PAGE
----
I don’t think it’s a sentiment that will damage your relationship with your children by itself, but it’s important to be aware of the way we treat our littles, and how much importance we place upon building our relationships with them. I think that’s where this blogger’s mom fell down on the job.

    Do Moms always “like” their children, and are you a bad mom if you think your kid’s a jerk sometimes? Hell no.

    Just be aware of your interactions- love is like a bank- you have to make deposits as well as withdrawals. The more love you deposit into your child’s account, the richer your relationship with him/her will be. Those times you just need your kid to go away and leave you alone for a little while… those are withdrawals. Make them with care, and, as often as you can, get what you need without letting it be a withdrawal- send them to g-ma’s or someplace for an afternoon, without making it about you. Your kid will never know that Mom just needed some alone time. Or just say it in a way that doesn’t diminish your child:
    “Mom needs some alone time right now, so I want you to go play quietly in your room until the clock reads “X:XX” or the timer goes off.”

    We all make withdrawals. Hell, we all have overdrafts at times… but as long as we keep paying in with love and connection and support and yes, reasonable and firm discipline, that balance will just keep growing and our kids will be able to pay it forward to their own children.

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  5. 13

    Jennifer says

    I want to give you a big hug! I never had the words to express how I felt but “blanket of loneliness” sums it up. I did not have a mother and my father was physically abusive until I was 17. Children were to be seen – NOT heard. The countless hours I lived in my room. The horror stories I could tell, the excuses I could use in the present! Instead, like you, I remind myself what would my dad do and do the opposite. Since the day my kids were born and even now as they’re 9 and 6, I can’t fathom how my dad could have hurt me the way that he did…all the while saying I love you. I think WWDD and do the opposite. Although I’m not anywhere near perfect, I’ve tried real hard to fight the demons and give better to my kids. I say I love you and mean it ALL THE TIME, I don’t beat the sh#t out them (I am a yeller though), and spend time with them doing things. I want to see them and HEAR them – without the tattling though :)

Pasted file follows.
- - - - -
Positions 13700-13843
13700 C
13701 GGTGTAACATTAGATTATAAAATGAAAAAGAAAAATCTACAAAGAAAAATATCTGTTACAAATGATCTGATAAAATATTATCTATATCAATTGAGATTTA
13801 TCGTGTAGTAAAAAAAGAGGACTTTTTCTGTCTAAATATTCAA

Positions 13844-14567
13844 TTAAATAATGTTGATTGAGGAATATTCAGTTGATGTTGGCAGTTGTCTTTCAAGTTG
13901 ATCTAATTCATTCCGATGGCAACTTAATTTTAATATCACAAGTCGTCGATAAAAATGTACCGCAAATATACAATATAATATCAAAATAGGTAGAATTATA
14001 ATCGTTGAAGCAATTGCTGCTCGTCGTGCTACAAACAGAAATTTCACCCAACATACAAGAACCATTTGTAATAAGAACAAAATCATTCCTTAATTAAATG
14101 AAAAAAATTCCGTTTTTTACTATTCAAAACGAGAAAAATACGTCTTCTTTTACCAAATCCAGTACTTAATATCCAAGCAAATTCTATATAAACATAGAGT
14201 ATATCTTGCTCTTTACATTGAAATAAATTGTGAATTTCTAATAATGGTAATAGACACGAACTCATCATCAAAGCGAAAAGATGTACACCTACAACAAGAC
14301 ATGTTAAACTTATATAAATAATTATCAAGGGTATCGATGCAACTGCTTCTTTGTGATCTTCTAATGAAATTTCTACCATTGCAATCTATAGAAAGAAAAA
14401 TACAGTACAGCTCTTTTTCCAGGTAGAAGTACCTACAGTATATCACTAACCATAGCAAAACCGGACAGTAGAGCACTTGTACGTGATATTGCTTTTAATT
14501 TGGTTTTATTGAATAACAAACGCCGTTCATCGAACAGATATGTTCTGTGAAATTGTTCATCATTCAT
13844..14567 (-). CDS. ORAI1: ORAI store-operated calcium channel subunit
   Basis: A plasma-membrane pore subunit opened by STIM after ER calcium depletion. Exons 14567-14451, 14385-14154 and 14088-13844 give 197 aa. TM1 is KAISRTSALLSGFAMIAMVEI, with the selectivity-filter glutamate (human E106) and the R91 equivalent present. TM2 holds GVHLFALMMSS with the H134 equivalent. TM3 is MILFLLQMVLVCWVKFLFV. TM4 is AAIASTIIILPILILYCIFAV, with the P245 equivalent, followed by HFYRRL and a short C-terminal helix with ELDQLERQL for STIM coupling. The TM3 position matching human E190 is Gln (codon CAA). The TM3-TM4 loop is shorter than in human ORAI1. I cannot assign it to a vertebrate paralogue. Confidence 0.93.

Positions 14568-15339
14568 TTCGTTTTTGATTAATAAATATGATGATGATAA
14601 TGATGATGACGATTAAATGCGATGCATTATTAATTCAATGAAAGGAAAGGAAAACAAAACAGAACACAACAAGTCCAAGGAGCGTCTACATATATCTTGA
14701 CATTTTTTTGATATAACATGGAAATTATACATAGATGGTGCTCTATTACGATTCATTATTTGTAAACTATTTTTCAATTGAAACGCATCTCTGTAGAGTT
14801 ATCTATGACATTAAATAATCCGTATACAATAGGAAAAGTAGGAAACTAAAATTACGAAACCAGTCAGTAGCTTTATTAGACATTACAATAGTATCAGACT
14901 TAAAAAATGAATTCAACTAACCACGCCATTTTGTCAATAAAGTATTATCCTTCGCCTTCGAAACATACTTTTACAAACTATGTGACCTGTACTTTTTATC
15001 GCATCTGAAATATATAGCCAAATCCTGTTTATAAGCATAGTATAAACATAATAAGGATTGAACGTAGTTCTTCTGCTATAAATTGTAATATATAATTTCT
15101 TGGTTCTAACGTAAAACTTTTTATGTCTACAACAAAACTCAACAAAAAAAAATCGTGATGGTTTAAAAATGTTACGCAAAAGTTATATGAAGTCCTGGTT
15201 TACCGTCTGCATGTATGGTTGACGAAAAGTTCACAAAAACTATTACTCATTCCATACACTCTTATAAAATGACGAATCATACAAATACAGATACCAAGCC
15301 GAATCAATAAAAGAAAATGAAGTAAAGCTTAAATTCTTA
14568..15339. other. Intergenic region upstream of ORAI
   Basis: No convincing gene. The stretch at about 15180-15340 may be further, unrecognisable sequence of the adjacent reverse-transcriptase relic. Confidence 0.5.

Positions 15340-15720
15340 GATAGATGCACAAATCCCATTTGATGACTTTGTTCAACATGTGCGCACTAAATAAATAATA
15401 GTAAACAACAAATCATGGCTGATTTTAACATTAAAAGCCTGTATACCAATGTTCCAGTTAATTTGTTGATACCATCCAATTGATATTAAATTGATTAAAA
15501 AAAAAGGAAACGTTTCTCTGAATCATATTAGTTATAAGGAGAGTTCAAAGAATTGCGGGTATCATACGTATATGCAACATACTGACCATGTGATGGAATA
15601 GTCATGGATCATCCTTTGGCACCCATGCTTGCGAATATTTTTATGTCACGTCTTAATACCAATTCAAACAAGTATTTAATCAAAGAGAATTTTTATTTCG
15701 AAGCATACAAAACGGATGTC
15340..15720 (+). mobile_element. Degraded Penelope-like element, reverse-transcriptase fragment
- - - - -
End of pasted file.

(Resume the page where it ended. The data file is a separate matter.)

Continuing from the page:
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  6. 16

    Maria says

    I can absolutely relate to your mom and the pain of your childhood. My mom now is so different as a grandmother – affectionate, caring, funny and loving. “Who is this person? This is not my Mom!” I say to myself when she’s around my child. I ended up forgiving her, not forgetting but forgiving. I understand she did the best she could and did not know at the time how to love.

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    • 17

      jennlw says

      Yeah, my mom is a lot different with my kids too. I wonder the same thing. And sometimes I think that she doesn’t deserve to have my kids love and admire her! Then I realize I am being petty and immature and let it go. Although my almost 14 yo daughter is mature and wise enough that she is starting to see the immaturity and selfishness.

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  7. 21

    says

    This one hit very, very close to home for me. People think that if you weren’t beaten, starved, and locked in a closet that there shouldn’t be any “lasting damage” from your childhood, but knowing that you were merely tolerated and “dealt with” leaves deep, painful scars that never really fully heal. I catch myself becoming frustrated with my son every once in awhile and I hear my parents’ words in my head, trying to claw their way out of my mouth, and sometimes it is the hardest thing in the world to bite them back and make the choice to use a different voice, but it is always, always worth it. He may be too young to understand what I’m saying now, but he won’t always be, and I refuse to damage him the way I was (and still am). All parents have a hold over their children, and in the end, all children will believe they are what their parents tell them.

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  8. 30

    says

    I was casually told as an early teen by my mom “I should have gone into the service instead of having kids.” It’s never left my thoughts. Some things you should just keep to yourself as a parent because kids never forget things like that.